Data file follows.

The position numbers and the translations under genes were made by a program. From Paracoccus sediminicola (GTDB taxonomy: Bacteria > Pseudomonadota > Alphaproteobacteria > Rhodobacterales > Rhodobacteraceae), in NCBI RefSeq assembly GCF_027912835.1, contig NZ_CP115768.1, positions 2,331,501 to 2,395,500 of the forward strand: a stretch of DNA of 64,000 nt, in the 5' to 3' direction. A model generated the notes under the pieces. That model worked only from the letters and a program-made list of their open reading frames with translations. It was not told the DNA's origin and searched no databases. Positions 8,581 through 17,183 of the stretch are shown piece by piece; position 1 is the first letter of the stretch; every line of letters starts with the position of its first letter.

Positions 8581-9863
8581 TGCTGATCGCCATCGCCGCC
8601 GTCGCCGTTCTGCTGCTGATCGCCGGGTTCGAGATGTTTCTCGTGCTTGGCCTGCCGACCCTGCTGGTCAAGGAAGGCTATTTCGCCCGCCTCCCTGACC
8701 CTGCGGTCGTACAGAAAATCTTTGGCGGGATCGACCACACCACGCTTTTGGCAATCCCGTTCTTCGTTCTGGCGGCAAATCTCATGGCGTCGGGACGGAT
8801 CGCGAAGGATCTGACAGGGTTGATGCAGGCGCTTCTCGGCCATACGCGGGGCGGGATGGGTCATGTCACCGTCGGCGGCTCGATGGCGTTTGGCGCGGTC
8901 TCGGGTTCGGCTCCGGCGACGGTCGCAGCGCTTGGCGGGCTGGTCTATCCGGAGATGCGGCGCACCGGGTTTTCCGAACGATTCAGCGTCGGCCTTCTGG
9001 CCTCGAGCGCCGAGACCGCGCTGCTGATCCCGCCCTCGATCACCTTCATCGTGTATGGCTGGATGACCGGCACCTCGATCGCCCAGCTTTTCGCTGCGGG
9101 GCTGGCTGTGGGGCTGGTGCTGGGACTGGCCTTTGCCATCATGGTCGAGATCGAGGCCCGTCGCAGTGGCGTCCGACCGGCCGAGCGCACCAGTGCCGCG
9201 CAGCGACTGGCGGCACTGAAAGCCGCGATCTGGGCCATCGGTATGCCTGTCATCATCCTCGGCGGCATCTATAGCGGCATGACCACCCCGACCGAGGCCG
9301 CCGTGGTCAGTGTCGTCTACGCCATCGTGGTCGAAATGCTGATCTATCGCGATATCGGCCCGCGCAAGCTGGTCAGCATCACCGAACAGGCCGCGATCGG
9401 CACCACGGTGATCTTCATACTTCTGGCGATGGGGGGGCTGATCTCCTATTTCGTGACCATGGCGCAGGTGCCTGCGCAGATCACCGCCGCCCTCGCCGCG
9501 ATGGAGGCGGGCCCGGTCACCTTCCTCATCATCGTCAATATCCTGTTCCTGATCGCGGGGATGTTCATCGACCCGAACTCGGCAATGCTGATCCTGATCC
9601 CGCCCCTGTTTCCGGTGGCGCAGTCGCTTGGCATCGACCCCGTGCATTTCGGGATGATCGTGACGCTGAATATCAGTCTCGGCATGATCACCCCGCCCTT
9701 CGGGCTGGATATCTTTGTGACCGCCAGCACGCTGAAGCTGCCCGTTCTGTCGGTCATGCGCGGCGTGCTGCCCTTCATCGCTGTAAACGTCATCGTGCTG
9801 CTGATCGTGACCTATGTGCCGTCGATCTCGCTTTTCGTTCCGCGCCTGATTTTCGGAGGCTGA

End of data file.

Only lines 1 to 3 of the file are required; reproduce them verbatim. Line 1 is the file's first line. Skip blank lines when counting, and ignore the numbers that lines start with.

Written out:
The position numbers and the translations under genes were made by a program. From Paracoccus sediminicola (GTDB taxonomy: Bacteria > Pseudomonadota > Alphaproteobacteria > Rhodobacterales > Rhodobacteraceae), in NCBI RefSeq assembly GCF_027912835.1, contig NZ_CP115768.1, positions 2,331,501 to 2,395,500 of the forward strand: a stretch of DNA of 64,000 nt, in the 5' to 3' direction. A model generated the notes under the pieces. That model worked only from the letters and a program-made list of their open reading frames with translations. It was not told the DNA's origin and searched no databases. Positions 8,581 through 17,183 of the stretch are shown piece by piece; position 1 is the first letter of the stretch; every line of letters starts with the position of its first letter.

Positions 8581-9863
8581 TGCTGATCGCCATCGCCGCC